Student innovation has entered an acceleration phase with the launch of a new three-year collaboration between Bloom and The University of Western Australia (UWA), led by the UWA Innovation Quarter.
As part of the agreement, Bloom and UWA will work together on a number of exciting new initiatives to encourage the creativity and talent of young West Australian entrepreneurs.
At the launch, UWA Vice-Chancellor Professor Paul Johnson said the student-led organisation was supporting change for students by encouraging the application of knowledge beyond the classroom.
“Since it was launched one year ago, Bloom has developed a tremendous reputation, engaging with over 3,000 students and building a community of 50 young entrepreneurs who are establishing ideas and businesses,” Professor Johnson said.
The BloomLab at St Catherine’s College offers workshops, co-working space and mentoring to assist students throughout their entrepreneurial journey right from the seeds of ideas all the way through to the full bloom of starting a new company.
Bloom Director and CEO, 22-year-old computer science and psychology student Mark Shelton was enjoying the rapid progress of Bloom and was keen to grow the collaborative spirit driving university students to make their mark on the world.
“According to a 2013 study, more than one-third of Australian graduates aspire to start their own businesses, but frankly we have just not seen this intention translate into reality. We are addressing this by empowering young West Australians to test and experiment their ideas while they’re still in university,” he said.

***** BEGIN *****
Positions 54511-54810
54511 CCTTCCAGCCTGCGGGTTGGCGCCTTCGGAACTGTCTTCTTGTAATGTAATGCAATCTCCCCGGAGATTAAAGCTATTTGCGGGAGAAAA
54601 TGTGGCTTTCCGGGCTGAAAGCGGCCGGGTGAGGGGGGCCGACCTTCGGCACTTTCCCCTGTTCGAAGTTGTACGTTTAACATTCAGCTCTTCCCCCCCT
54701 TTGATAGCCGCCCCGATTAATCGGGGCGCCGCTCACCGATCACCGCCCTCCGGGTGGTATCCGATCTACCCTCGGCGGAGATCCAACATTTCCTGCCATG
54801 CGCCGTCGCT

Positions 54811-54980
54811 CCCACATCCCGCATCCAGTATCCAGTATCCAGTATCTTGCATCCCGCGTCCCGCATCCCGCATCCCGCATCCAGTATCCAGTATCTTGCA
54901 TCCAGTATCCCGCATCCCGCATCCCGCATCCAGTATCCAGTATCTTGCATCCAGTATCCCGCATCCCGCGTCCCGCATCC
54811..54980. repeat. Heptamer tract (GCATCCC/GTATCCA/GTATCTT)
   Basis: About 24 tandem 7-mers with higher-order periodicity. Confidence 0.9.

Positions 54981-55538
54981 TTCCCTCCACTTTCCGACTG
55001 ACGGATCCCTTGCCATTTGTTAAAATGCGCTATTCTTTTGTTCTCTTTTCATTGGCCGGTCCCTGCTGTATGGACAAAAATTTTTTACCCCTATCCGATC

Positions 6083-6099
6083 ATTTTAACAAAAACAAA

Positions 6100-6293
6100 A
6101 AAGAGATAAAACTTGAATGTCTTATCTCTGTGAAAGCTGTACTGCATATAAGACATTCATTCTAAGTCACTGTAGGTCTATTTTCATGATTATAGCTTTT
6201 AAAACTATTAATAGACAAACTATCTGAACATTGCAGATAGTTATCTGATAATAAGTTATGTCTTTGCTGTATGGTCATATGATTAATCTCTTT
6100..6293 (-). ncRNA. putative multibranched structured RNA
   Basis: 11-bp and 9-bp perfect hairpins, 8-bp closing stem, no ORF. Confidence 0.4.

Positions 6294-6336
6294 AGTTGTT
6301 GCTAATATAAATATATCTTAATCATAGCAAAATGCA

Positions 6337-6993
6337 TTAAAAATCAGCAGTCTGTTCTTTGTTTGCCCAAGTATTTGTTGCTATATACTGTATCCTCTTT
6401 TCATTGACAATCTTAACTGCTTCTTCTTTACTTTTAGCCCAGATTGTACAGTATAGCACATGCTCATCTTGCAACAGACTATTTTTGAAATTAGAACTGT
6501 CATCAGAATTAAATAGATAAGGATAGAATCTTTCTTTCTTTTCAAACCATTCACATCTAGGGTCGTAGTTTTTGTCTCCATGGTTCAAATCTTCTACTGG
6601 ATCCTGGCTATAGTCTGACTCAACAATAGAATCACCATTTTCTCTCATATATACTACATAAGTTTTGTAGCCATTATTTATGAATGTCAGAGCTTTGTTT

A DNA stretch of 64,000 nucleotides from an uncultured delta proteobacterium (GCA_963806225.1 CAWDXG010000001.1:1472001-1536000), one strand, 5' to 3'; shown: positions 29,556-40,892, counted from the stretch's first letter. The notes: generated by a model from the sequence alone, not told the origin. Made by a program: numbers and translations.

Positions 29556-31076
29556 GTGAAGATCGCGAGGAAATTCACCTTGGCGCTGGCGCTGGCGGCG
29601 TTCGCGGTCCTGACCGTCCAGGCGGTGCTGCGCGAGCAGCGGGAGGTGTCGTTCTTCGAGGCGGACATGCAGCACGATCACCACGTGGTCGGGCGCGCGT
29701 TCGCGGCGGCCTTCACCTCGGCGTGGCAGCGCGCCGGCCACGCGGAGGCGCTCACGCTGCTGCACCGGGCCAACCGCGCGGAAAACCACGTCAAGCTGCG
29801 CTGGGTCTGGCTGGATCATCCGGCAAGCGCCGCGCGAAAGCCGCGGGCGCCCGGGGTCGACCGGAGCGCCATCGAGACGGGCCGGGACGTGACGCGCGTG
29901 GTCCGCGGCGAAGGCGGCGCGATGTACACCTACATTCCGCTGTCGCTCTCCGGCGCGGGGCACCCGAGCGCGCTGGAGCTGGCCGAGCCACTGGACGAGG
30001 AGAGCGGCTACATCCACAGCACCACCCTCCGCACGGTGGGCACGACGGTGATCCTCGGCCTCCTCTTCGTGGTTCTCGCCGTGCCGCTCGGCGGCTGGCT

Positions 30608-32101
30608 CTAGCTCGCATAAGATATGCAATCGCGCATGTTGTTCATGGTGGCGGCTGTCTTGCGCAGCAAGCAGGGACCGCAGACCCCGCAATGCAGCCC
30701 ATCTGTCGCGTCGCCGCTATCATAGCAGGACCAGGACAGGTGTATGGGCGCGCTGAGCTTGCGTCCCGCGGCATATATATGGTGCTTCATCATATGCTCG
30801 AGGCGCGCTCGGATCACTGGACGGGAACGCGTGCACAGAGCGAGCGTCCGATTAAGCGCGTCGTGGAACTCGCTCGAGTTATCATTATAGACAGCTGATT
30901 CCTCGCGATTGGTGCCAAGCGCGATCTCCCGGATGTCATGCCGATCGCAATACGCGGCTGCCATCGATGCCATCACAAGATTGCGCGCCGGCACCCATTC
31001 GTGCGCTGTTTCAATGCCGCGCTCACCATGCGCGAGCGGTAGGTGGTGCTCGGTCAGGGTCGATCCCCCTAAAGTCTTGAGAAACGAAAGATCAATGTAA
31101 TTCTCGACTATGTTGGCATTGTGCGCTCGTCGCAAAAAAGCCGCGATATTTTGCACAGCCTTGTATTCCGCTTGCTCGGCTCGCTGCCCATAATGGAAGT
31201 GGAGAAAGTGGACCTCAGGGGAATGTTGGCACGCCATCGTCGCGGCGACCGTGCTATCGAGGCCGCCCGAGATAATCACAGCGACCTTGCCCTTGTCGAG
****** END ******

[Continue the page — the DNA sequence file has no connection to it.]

St Catherine’s Head of College, Fiona Crowe said the importance of encouraging the culture of entrepreneurship and innovation through education was vital and this agreement was a credit to UWA.
“Bloom‘s activities play a key role in Western Australia’s economic development and this collaboration will establish its place in the innovation ecosystem,” she said.
During the launch start-up pitches, from ‘Jurimetrics’ (legal analytics), ‘Cultured’ (personalised backpacker advice) and ‘veri.vote’ (secure online voting system), were inspiring examples of the diverse talent at Bloom.
“Being a part of the Bloom community has played a vital role in ‘Cultured’s progression. Working out of the co-lab space has increased our productivity as a start-up, and allowed us access to invaluable mentoring and networking opportunities,” Alastair Parker said.
Founded in 2013, Bloom is a not-for-profit organisation that has a range of facilities including two large spaces, one communal and one quiet, 30 workspaces (hot and dedicated desks), 2 meeting rooms, two kitchens and fast, unlimited WiFi, all available at St Catherine’s College.
The business community can support Bloom through corporate partnerships and sharing their expertise here
Students who have an idea, prototype or business can gain some support from Bloom by joining their facebook page or attending their events.